4. From the File menu, click Examples, click ESP8266 and then click Blink
  5. Compile and download
  6. Voila! 🙂

Binary Counter (updated)

Here’s a simple binary counter using the onboard LEDs on the Mojo V3:

Capture

Source code: https://github.com/coytar/Snippets/tree/master/Lucid/BinaryCounter

UPDATE:
I found an even simpler code:

Capture

Source code: https://github.com/coytar/Snippets/tree/master/Lucid/BinaryCounterV2

ISE 14.7 + Mojo V3

I wanted to play with FPGAs so I bought a Mojo V3 board (https://embeddedmicro.com/products/mojo-v3). (FYI I got cheaper from another site). To use this board you need the Xilinx ISE software which is available for free. Xilinx provides two methods:
1) Download a pre built VM with the ISE software already installed
2) Download the install files and do it your self.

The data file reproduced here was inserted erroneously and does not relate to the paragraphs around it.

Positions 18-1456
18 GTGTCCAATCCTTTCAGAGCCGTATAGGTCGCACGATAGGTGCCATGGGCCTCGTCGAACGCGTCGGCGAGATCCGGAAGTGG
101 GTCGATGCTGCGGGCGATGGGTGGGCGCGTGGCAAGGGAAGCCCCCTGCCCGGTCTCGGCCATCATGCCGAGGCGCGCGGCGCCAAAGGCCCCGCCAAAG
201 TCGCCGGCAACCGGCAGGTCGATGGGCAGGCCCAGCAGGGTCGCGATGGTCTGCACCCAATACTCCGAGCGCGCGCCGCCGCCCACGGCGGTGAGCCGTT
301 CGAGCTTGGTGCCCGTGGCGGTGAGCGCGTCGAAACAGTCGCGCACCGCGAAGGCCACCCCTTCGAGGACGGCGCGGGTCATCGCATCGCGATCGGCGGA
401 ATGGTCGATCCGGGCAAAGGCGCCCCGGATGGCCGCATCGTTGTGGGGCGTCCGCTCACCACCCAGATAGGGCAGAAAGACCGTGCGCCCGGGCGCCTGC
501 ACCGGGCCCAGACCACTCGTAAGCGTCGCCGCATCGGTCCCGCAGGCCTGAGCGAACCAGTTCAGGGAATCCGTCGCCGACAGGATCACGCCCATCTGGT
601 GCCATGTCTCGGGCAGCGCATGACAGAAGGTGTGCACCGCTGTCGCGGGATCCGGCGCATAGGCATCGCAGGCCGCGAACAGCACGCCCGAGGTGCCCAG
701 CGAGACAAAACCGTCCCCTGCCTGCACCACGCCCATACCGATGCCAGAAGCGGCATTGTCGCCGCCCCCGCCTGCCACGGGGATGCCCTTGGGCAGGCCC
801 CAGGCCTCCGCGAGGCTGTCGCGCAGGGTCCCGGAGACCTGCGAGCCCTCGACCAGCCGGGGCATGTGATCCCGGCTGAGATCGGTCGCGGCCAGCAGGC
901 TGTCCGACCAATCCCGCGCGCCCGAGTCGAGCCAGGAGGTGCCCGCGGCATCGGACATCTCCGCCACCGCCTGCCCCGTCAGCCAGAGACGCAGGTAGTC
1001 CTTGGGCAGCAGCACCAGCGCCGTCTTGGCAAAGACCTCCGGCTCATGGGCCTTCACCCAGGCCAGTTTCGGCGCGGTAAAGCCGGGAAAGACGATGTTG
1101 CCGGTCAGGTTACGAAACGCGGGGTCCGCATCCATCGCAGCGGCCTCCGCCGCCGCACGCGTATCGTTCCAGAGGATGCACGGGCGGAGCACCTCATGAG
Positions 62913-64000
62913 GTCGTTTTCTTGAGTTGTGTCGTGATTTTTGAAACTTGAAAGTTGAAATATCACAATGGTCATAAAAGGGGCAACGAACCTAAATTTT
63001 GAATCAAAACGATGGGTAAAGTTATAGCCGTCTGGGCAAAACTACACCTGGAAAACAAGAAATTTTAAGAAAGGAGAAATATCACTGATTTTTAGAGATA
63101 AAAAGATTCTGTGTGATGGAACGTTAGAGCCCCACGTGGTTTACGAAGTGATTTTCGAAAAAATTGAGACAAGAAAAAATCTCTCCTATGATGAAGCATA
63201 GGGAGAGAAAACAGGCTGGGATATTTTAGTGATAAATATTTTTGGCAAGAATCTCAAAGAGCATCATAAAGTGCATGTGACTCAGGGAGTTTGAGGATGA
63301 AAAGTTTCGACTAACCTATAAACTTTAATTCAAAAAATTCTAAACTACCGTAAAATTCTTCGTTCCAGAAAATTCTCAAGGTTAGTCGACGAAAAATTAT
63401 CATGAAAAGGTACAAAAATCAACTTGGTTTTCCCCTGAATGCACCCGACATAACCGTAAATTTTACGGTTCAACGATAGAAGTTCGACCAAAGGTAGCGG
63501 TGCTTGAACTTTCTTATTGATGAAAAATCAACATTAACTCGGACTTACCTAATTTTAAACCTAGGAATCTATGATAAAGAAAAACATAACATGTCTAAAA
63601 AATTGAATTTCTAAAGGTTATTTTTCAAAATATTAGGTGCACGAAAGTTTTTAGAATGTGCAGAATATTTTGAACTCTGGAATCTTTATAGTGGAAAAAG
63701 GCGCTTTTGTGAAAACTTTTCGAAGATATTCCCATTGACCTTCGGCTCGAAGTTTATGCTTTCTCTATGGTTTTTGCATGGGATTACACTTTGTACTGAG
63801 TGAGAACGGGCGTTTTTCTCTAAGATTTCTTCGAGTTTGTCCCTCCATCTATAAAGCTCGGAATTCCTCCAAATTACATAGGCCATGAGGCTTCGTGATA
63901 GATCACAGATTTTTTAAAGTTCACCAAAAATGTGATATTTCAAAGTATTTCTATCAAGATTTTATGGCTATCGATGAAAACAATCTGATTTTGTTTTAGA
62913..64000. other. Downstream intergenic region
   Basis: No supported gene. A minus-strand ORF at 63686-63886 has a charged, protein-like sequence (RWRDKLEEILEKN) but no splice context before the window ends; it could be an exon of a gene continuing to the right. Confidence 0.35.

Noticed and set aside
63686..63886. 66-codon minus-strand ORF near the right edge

The obvious choice I thought would be option 1. I download the VM from here (https://www.xilinx.com/support/download/index.html/content/xilinx/en/downloadNav/design-tools/14_7-windows.html).

Here’s my quick review of the VM:

  • It uses Oracle Linux 6.4 running Kernel 2.6-32.358 which can’t interface with the Mojo
  • Despite my best efforts I couldn’t change enough settings to make it interface with the Mojo V3. Oracle Linux kept loading the Mojo as ttyUSB0 instead of ttyACM0, and I couldn’t change that.

After that experience I decided to build my own VM but this time use Ubuntu as the base system. I used Ubuntu 16.04 and everything worked beautifully!